Building one-off integrations in-house can get complicated very quickly because every third-party system is equipped unique API that is constantly updating and changing, and that means you'll either have to download/upload manual CSV files or be forced to build a unique integration for every tool in your data stack.
Third-party APIs & CSVs
You'll also be forced to monitor and manage each integration because a single change in an API can easily break your data flows, and this isn't even mentioning all of the factors you have to consider when integrating with third-party APIs, including:
- Mapping fields
- Querying source data
- Rate limits
- Error handling
Needless to say, there are a lot more complexities involved with Reverse ETL. Depending on the resources in your engineering team, it might make sense to go this route. Either way, you're going to need to learn how to integrate with third-party APIs.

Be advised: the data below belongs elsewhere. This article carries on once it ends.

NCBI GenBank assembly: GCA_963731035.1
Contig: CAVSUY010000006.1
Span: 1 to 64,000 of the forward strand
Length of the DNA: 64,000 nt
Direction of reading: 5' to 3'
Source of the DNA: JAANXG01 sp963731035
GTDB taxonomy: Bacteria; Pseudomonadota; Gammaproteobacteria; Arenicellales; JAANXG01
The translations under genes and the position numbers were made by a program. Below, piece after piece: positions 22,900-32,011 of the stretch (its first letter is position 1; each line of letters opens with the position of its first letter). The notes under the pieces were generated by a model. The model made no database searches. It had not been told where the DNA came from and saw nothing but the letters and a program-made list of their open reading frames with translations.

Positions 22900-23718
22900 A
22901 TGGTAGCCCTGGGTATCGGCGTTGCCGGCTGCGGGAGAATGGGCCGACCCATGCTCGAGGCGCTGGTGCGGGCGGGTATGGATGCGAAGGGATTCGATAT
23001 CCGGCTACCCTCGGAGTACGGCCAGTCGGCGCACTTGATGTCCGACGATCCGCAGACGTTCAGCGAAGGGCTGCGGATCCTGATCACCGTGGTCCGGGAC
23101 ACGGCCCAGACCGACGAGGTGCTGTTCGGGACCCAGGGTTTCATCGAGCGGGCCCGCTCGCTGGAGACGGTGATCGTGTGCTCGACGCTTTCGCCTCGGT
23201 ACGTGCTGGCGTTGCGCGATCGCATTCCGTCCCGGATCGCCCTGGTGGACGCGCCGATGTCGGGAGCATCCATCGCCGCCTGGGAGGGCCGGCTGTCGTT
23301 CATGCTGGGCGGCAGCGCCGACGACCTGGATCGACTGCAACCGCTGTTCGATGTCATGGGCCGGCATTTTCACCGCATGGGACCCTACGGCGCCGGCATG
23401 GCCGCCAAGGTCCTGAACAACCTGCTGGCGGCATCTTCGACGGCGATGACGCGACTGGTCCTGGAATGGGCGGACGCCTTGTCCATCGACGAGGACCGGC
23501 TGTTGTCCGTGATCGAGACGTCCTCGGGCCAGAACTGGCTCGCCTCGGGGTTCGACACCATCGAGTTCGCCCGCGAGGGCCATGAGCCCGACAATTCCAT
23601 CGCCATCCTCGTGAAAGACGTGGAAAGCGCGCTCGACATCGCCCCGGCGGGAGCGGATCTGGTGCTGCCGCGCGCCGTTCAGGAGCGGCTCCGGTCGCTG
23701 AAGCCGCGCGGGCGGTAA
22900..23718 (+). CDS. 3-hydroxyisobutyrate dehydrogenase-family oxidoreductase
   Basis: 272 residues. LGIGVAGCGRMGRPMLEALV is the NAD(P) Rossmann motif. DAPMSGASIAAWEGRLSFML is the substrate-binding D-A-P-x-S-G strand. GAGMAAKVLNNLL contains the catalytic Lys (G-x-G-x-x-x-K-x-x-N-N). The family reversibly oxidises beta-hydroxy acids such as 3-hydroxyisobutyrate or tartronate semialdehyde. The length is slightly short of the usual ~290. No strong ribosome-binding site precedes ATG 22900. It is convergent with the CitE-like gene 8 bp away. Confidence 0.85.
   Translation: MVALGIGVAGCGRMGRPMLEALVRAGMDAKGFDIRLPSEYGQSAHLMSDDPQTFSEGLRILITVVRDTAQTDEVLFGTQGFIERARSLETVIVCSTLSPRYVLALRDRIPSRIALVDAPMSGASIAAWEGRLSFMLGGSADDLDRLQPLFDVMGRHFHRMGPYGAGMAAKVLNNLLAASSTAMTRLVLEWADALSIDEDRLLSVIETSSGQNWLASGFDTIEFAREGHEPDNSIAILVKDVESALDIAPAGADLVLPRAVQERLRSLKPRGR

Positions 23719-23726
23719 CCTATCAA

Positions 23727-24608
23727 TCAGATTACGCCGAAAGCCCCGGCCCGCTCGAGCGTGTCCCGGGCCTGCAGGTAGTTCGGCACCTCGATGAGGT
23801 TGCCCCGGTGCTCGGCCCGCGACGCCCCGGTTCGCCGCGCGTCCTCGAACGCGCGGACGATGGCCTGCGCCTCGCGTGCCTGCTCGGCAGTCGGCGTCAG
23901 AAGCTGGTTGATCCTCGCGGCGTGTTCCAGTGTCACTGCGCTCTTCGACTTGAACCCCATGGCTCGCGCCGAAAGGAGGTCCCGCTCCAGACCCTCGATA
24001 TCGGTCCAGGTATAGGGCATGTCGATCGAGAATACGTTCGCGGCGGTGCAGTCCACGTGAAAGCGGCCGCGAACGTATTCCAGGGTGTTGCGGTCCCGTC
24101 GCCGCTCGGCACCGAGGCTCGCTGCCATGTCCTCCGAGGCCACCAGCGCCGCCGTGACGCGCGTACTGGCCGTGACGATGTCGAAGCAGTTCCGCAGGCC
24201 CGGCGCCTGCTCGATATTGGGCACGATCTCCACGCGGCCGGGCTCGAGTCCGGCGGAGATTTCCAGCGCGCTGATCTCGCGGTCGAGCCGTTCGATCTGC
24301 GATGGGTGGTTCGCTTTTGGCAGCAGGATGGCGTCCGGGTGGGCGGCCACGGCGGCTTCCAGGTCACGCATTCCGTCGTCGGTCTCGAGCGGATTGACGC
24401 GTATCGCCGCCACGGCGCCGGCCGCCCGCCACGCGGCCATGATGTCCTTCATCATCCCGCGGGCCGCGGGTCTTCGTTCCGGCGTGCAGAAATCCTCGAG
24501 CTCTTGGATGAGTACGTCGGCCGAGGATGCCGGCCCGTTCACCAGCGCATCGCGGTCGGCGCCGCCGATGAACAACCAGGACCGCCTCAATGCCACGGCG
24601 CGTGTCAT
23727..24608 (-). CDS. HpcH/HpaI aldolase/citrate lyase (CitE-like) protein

Choosing a Reverse ETL Tool
A fully managed Reverse ETL platform gives you the ability to schedule your data syncs from your warehouse in the same way that you would schedule ELT jobs to ingest data into your warehouse. Implementing a dedicated Reverse ETL enables your engineers to focus on tasks that actually impact your business rather than doing the tedious job of building and maintaining Reverse ETL pipelines.
If you’re evaluating Reverse ETL platforms there are a lot of factors to consider:
- Ease of Use: These days, most tools are based on SQL, so your Reverse ETL tool should be no different. It should be accessible to non-technical users who want to self-serve.
- Integrations: There's no point in using a Reverse ETL tool that doesn't integrate with the unique applications in your business. Before choosing a tool, you need to ensure that it offers integrations that support your specific use cases.
- Sync Flexibility: Data syncs run the risk of running up against API limits, so it's imperative that your Reverse ETL provider is fast, efficient, and reliable, only syncing the data that's been changed or updated.